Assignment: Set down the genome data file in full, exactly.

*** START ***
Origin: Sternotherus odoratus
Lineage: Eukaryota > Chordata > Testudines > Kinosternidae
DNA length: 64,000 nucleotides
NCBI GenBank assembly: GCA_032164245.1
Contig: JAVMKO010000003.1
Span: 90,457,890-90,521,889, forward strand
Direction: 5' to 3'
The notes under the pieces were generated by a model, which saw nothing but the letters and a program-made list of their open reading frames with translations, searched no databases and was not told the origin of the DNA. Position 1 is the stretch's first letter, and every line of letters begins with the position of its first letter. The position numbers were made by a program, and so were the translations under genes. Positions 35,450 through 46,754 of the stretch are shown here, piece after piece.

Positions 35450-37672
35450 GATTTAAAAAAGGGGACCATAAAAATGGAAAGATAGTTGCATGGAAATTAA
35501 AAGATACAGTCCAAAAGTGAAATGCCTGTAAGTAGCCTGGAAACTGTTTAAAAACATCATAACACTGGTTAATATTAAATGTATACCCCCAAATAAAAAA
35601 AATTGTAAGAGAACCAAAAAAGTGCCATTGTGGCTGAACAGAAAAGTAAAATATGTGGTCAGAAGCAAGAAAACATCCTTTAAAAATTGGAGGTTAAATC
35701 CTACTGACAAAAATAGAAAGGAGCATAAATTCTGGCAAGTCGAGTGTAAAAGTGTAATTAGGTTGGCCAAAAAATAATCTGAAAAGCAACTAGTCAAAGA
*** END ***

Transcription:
Origin: Sternotherus odoratus
Lineage: Eukaryota > Chordata > Testudines > Kinosternidae
DNA length: 64,000 nucleotides
NCBI GenBank assembly: GCA_032164245.1
Contig: JAVMKO010000003.1
Span: 90,457,890-90,521,889, forward strand
Direction: 5' to 3'
The notes under the pieces were generated by a model, which saw nothing but the letters and a program-made list of their open reading frames with translations, searched no databases and was not told the origin of the DNA. Position 1 is the stretch's first letter, and every line of letters begins with the position of its first letter. The position numbers were made by a program, and so were the translations under genes. Positions 35,450 through 46,754 of the stretch are shown here, piece after piece.

Positions 35450-37672
35450 GATTTAAAAAAGGGGACCATAAAAATGGAAAGATAGTTGCATGGAAATTAA
35501 AAGATACAGTCCAAAAGTGAAATGCCTGTAAGTAGCCTGGAAACTGTTTAAAAACATCATAACACTGGTTAATATTAAATGTATACCCCCAAATAAAAAA
35601 AATTGTAAGAGAACCAAAAAAGTGCCATTGTGGCTGAACAGAAAAGTAAAATATGTGGTCAGAAGCAAGAAAACATCCTTTAAAAATTGGAGGTTAAATC
35701 CTACTGACAAAAATAGAAAGGAGCATAAATTCTGGCAAGTCGAGTGTAAAAGTGTAATTAGGTTGGCCAAAAAATAATCTGAAAAGCAACTAGTCAAAGA